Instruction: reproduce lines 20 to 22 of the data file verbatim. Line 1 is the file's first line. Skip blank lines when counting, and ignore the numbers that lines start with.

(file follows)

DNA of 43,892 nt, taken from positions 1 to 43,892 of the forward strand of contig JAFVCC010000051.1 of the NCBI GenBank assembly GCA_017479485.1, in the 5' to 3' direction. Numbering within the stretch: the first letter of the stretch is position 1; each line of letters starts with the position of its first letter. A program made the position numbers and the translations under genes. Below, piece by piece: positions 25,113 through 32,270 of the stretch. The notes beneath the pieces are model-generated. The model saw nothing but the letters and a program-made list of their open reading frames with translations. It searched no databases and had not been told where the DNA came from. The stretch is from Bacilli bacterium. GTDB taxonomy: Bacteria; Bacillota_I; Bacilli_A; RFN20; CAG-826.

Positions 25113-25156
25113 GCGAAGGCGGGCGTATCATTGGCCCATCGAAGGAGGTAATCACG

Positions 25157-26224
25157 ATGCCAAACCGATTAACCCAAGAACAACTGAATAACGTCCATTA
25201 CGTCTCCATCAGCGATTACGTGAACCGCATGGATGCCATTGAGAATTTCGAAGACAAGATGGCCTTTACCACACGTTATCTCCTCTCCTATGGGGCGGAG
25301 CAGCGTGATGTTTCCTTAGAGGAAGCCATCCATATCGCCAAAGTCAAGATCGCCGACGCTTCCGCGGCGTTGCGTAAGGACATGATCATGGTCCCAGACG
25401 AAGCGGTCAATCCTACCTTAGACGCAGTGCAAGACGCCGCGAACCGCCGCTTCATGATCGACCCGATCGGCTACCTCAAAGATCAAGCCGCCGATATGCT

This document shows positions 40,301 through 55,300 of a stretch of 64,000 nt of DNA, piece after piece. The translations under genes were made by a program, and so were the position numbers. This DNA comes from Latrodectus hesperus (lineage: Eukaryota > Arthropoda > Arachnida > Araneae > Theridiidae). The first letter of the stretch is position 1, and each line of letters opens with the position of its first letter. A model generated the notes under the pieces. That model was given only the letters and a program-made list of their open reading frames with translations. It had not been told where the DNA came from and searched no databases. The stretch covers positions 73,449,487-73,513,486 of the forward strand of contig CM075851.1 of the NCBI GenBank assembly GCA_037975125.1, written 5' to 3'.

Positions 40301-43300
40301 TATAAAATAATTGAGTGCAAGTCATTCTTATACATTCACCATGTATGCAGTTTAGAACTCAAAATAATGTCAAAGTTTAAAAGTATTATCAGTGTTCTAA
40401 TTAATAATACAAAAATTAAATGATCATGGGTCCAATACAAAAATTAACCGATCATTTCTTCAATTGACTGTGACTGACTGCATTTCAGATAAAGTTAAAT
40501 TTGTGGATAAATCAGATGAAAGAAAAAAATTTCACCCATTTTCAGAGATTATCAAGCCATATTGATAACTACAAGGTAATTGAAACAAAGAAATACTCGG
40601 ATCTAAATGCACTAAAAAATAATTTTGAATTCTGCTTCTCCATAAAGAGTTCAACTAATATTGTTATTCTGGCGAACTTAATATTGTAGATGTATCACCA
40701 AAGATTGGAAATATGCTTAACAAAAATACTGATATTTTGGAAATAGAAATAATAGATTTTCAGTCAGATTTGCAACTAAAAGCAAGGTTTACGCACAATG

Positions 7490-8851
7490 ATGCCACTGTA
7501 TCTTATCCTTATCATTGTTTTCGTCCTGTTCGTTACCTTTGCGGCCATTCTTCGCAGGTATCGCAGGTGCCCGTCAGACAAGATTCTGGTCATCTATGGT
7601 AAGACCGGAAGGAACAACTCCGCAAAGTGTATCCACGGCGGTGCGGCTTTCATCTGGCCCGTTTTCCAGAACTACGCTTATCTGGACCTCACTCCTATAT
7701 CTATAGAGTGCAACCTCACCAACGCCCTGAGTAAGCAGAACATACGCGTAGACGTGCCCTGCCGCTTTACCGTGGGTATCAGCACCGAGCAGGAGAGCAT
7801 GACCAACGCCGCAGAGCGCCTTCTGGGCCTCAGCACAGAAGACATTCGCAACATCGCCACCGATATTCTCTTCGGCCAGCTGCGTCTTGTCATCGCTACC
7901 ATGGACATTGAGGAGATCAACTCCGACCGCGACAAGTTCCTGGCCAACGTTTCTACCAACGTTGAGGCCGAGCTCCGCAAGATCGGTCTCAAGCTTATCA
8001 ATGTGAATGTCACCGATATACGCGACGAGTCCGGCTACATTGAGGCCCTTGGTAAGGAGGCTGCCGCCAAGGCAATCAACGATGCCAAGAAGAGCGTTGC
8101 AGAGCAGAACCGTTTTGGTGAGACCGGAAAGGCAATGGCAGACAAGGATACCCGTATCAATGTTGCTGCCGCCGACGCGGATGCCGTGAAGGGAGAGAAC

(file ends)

7701 CTATAGAGTGCAACCTCACCAACGCCCTGAGTAAGCAGAACATACGCGTAGACGTGCCCTGCCGCTTTACCGTGGGTATCAGCACCGAGCAGGAGAGCAT
7801 GACCAACGCCGCAGAGCGCCTTCTGGGCCTCAGCACAGAAGACATTCGCAACATCGCCACCGATATTCTCTTCGGCCAGCTGCGTCTTGTCATCGCTACC
7901 ATGGACATTGAGGAGATCAACTCCGACCGCGACAAGTTCCTGGCCAACGTTTCTACCAACGTTGAGGCCGAGCTCCGCAAGATCGGTCTCAAGCTTATCA